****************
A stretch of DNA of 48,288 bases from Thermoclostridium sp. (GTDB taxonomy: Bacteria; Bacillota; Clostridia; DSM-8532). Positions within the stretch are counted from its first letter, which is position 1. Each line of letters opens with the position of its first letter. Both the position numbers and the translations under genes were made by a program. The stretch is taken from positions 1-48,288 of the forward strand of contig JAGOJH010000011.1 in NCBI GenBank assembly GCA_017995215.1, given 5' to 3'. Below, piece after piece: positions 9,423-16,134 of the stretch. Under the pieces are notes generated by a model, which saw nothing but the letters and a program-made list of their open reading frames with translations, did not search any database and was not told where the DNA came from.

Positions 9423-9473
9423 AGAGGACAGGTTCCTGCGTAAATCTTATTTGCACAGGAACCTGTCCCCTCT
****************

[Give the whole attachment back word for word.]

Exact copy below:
A stretch of DNA of 48,288 bases from Thermoclostridium sp. (GTDB taxonomy: Bacteria; Bacillota; Clostridia; DSM-8532). Positions within the stretch are counted from its first letter, which is position 1. Each line of letters opens with the position of its first letter. Both the position numbers and the translations under genes were made by a program. The stretch is taken from positions 1-48,288 of the forward strand of contig JAGOJH010000011.1 in NCBI GenBank assembly GCA_017995215.1, given 5' to 3'. Below, piece after piece: positions 9,423-16,134 of the stretch. Under the pieces are notes generated by a model, which saw nothing but the letters and a program-made list of their open reading frames with translations, did not search any database and was not told where the DNA came from.

Positions 9423-9473
9423 AGAGGACAGGTTCCTGCGTAAATCTTATTTGCACAGGAACCTGTCCCCTCT